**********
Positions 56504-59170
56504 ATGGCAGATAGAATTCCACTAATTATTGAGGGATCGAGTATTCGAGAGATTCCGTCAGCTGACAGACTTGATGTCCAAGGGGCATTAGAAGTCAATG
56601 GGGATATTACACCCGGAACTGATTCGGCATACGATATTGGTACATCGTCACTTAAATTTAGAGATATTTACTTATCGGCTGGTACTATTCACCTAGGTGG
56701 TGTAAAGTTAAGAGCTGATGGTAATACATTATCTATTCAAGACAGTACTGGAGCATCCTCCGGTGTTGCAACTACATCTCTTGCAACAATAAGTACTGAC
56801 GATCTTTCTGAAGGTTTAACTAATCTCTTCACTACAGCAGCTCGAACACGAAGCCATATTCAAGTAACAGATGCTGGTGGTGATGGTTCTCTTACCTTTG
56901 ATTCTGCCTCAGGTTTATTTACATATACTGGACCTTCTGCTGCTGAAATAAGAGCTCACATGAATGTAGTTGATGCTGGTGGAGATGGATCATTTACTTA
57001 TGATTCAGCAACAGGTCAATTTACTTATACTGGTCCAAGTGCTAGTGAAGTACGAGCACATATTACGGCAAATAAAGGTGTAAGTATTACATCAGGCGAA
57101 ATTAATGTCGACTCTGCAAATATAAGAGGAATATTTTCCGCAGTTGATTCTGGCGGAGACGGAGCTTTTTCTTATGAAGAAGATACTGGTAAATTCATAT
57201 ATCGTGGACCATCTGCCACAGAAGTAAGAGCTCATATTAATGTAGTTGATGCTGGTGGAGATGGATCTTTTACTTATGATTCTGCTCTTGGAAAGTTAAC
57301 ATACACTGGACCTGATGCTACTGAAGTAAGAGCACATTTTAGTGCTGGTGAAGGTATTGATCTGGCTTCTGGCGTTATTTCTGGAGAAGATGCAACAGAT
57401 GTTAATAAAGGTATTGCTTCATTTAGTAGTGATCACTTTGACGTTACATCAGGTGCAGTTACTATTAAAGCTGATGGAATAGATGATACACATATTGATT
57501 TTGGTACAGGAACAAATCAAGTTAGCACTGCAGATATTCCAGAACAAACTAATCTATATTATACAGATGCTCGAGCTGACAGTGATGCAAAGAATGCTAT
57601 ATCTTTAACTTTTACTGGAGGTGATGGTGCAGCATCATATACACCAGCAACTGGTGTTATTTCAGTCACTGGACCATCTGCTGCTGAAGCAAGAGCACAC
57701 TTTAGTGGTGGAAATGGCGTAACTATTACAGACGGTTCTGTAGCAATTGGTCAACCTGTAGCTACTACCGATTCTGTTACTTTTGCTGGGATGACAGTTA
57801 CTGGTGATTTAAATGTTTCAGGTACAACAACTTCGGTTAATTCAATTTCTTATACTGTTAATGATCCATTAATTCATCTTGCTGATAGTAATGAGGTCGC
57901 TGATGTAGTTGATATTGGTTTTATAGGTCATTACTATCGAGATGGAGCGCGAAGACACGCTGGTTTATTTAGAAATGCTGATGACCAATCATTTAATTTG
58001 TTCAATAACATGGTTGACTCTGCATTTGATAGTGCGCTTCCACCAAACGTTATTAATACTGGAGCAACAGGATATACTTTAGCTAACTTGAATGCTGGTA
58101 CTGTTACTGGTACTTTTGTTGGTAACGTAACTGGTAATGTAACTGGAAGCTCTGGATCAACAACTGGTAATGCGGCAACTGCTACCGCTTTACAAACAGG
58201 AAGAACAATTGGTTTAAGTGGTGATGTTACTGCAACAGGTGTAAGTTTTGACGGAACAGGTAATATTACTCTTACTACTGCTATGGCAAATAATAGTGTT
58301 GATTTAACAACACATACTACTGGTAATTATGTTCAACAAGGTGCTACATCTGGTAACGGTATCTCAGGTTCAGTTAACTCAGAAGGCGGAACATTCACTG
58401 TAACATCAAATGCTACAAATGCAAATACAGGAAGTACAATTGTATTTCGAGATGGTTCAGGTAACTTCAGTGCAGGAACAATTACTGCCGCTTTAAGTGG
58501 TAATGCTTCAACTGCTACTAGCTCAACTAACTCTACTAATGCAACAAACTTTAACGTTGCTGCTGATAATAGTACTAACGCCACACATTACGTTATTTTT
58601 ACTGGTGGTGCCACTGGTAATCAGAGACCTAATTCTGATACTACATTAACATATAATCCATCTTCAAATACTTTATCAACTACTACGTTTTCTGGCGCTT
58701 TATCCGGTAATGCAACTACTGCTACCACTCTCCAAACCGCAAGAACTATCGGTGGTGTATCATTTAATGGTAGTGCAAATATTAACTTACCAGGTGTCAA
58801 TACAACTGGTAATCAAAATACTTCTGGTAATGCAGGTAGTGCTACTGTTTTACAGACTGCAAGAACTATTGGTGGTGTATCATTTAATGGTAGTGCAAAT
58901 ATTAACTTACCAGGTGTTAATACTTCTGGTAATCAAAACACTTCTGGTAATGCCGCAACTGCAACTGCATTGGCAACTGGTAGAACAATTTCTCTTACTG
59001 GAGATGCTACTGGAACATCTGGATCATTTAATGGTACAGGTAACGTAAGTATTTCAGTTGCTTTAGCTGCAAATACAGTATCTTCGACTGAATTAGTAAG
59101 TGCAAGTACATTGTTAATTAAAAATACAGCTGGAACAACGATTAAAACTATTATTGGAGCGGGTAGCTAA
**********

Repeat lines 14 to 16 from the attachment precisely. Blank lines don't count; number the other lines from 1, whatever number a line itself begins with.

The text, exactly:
57701 TTTAGTGGTGGAAATGGCGTAACTATTACAGACGGTTCTGTAGCAATTGGTCAACCTGTAGCTACTACCGATTCTGTTACTTTTGCTGGGATGACAGTTA
57801 CTGGTGATTTAAATGTTTCAGGTACAACAACTTCGGTTAATTCAATTTCTTATACTGTTAATGATCCATTAATTCATCTTGCTGATAGTAATGAGGTCGC
57901 TGATGTAGTTGATATTGGTTTTATAGGTCATTACTATCGAGATGGAGCGCGAAGACACGCTGGTTTATTTAGAAATGCTGATGACCAATCATTTAATTTG